EPub3 eBooks offer a cornucopia of technological promises, but a recent study shows that eReader device manufacturers have been slow to embrace the possibilities. Granted, the statistics are not weighted to emphasize one feature over another. You may find support for “fixed layout” to be more important than support for “font embedding.” But the ePub3 eBook format was launched in October of 2012; publishers and device manufacturers are missing the ePub3 boat. This article suggests possible reasons for the format’s lack of support and suggests alternatives.
The Readium extension for Chrome (Google’s web browser) supports 72.5% of ePub3’s features—and it runs in a web browser, not in an eReader device. Popular dedicated eReader hardware scored lower with Kobo supporting only 46% of ePub3’s features, the Kindle Fire supporting 32.3%, and Barnes and Noble’s Nook supporting only 16.7%.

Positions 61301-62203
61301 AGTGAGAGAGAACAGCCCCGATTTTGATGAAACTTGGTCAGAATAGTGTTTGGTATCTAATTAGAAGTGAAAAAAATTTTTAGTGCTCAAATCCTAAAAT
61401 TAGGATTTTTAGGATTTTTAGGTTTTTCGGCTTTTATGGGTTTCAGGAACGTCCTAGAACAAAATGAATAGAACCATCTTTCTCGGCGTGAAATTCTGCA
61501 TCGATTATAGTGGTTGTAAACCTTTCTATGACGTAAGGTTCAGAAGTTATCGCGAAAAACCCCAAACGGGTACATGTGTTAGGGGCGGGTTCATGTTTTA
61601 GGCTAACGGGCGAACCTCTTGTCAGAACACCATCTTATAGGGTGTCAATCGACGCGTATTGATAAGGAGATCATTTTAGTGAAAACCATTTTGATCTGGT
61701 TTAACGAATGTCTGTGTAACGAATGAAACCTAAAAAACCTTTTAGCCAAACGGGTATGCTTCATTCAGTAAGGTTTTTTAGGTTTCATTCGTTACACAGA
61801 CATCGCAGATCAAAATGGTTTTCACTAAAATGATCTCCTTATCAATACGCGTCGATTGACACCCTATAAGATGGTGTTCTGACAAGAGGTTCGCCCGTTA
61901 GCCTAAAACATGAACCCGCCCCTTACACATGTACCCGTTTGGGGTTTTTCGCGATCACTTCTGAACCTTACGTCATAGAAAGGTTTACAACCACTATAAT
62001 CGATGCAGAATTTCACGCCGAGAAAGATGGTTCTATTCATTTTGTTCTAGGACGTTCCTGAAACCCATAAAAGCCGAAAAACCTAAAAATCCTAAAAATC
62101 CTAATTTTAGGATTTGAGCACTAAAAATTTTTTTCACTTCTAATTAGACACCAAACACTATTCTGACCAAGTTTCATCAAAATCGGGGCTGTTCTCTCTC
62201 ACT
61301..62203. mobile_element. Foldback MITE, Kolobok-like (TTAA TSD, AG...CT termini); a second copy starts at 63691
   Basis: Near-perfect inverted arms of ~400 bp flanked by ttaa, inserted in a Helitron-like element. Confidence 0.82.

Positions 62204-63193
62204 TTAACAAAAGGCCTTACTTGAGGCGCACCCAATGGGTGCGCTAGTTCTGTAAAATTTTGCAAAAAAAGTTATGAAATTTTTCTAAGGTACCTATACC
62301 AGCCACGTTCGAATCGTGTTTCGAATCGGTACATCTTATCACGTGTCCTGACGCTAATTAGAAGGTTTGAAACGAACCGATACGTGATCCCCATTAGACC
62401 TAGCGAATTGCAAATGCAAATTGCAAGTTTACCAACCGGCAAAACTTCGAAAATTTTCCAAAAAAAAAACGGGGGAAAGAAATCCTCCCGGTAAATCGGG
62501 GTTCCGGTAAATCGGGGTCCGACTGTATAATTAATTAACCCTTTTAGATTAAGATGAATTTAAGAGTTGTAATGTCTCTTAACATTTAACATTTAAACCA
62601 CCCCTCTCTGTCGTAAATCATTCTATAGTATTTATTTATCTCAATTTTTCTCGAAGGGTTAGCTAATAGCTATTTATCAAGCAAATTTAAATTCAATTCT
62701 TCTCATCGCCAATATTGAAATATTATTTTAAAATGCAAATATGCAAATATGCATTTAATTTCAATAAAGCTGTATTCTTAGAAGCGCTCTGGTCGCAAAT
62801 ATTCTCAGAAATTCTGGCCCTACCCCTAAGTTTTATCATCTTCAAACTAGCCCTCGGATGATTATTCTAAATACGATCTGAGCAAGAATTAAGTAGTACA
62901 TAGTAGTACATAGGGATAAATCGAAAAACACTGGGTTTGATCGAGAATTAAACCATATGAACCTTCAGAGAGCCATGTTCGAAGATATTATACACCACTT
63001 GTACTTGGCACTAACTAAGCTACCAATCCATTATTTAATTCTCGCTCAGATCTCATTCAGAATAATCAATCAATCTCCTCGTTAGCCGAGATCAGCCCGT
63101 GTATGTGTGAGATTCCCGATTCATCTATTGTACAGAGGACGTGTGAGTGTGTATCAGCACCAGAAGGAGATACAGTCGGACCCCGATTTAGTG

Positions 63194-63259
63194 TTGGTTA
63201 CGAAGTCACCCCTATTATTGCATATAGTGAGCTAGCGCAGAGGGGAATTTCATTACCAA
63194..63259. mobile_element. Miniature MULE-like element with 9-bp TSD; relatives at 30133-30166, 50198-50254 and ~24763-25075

Notable is that the eReaders offering the best support for ePub3 are those that leverage the capabilities of a web browser. Over 50% of eBooks are consumed on devices other than dedicated eReaders—and most of these devices already include on-board web browsers. I proposed in an earlier post that the browser may well become the preferred eBook delivery channel. That was almost a year ago and only a few major publishers have even shown up at the ePub3 dock. Continue reading →